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HTML5 is watching you… with geolocation!

Posted by Alex on September 20, 2011

Where am I?

Hot or Cold

Hot or Cold?

Today I want to talk about something very near and dear to all of our hearts. HTML5. We hear the term more and more often now and too many times people think of it as a replacement for the Flash splash page animations of old. But NO, there is so much more that we get with HTML5. One of the awesome new additions to web standards development is ¬†browser based geolocation. Now any website, with your permission of course, can know your relative location, allowing for all manner of location-based badassery. Need to know where your local zombie-apocalypse bunker is? NOW YOU CAN! Need to know where the closest Xavier’s School for Gifted Youngsters is? NOW YOU CAN! More importantly, now you can play the most technologically advanced version of Hot or Cold the world has ever seen with nothing more than your phone and its mobile browser!

Where geocaching uses gps to find something in the real world, I wanted to create something that lets you find data in the digital world, based on your real life location. This is where Geotrapper comes in. It starts out by simply setting your location and telling you how far away your target is. From then on, every time you hit the locate button, the old-timey gauge will tell you whether you’re getting hotter or colder and update’s the distance meter. When you get to the right location a treasure chest appears and gives you a prize! Watch the video below for a simple demo of the app in action, and read on for a few tips and tricks that I learned while building it.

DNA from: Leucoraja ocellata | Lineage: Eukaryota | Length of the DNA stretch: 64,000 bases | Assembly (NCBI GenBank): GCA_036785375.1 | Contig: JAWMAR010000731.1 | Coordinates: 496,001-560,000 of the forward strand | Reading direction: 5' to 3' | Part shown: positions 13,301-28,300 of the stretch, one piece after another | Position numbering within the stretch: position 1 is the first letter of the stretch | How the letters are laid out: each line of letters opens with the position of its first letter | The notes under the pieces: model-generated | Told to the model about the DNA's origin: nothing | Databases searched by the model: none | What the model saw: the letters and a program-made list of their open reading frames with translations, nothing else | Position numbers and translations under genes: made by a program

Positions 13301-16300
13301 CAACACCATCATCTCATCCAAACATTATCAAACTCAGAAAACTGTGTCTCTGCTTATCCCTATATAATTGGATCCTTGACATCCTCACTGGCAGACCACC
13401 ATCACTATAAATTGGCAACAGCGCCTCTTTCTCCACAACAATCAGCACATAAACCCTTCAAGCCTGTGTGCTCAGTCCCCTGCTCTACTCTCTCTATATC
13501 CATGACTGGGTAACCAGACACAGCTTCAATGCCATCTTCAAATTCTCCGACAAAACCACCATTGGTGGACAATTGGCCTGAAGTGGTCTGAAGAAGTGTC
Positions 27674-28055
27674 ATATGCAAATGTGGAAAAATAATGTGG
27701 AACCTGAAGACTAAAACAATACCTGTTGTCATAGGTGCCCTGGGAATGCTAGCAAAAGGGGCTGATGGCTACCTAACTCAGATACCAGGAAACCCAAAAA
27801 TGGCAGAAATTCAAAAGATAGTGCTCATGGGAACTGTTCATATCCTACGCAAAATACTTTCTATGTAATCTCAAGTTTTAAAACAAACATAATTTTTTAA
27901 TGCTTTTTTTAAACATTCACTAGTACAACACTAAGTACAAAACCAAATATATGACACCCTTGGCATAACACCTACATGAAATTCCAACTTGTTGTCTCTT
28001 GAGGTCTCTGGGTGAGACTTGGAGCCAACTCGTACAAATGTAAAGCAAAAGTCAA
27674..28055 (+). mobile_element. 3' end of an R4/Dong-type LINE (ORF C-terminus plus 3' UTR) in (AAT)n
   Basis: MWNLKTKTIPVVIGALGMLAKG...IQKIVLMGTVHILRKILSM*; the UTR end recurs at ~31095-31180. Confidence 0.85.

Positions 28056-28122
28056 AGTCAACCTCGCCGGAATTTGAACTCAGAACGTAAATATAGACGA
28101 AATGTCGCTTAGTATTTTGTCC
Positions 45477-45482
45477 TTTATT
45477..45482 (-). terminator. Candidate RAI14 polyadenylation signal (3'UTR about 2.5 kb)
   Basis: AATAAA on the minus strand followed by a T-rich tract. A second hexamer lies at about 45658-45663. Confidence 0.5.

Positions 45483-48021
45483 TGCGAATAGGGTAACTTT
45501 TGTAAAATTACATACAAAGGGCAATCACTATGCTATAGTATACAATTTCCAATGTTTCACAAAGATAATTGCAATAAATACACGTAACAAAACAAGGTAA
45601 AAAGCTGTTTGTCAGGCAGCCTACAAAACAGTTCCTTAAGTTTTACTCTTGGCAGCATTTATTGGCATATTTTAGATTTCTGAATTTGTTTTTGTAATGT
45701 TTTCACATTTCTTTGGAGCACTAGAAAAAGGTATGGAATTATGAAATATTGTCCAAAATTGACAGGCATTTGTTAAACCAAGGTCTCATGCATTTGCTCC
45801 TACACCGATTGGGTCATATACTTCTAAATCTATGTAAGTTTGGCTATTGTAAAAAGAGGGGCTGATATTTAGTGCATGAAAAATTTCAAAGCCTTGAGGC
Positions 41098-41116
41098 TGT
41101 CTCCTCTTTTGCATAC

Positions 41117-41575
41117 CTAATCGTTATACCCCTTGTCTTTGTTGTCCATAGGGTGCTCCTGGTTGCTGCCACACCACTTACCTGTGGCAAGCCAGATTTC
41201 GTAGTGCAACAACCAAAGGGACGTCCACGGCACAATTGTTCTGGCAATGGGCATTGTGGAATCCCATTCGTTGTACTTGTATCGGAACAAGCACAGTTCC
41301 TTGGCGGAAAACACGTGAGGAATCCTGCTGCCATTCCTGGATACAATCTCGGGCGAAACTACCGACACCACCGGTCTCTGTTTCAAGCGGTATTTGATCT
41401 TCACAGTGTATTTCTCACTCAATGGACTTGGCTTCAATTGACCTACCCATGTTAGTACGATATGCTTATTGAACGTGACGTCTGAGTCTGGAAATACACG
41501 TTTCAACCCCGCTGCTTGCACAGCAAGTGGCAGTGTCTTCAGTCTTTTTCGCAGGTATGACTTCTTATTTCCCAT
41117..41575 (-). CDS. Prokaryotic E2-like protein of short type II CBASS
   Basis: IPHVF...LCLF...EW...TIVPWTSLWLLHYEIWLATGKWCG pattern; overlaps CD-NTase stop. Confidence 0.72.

The Right Tool for the Right Job

A lot of the location demos and tutorials I found show off the getCurrentPosition function of the geolocation API, but when it came down to it that function wasn’t accurate enough for what I wanted. I was building this app based on the mobile Safari browser inside of iOS which tended to give getCurrentPosition the first data it could find. The problem with this is that iOS seems to pull location data first from nearby wi-fi towers, then cell tower triangulation, and lastly GPS. The watchPosition function is MUCH more useful here because it updates your location every time your location changes OR increases in accuracy, which is exactly what we want.

Math is Fun!

One of the other really important things about location based apps is ultimately knowing the distance between point A and point B. The geolocation api actually returns the users longitude and latitude, the rest is all up to you! There are two things you’re going to need to put the pieces together. You’ll need point B’s coordinates, and you’ll need to calculate the distance. As far as getting point B’s coordinates, you need to utilize something called geocoding, which¬†basically means taking an address and turning it into long/lat data. You can find online geocoding tools for one-off situations, but for everything else, there’s the Google Geocoding API. Now that we know where we’re going, how far away are we? For this you just need to use the appropriate function for your language of choice. Here are a couple of examples in JavaScript and PHP. You put coordinates in, and you get distance in meters out.

There you go! Now go and create amazing web applications that know where you are. Here are some slightly more detailed resources that should help you out.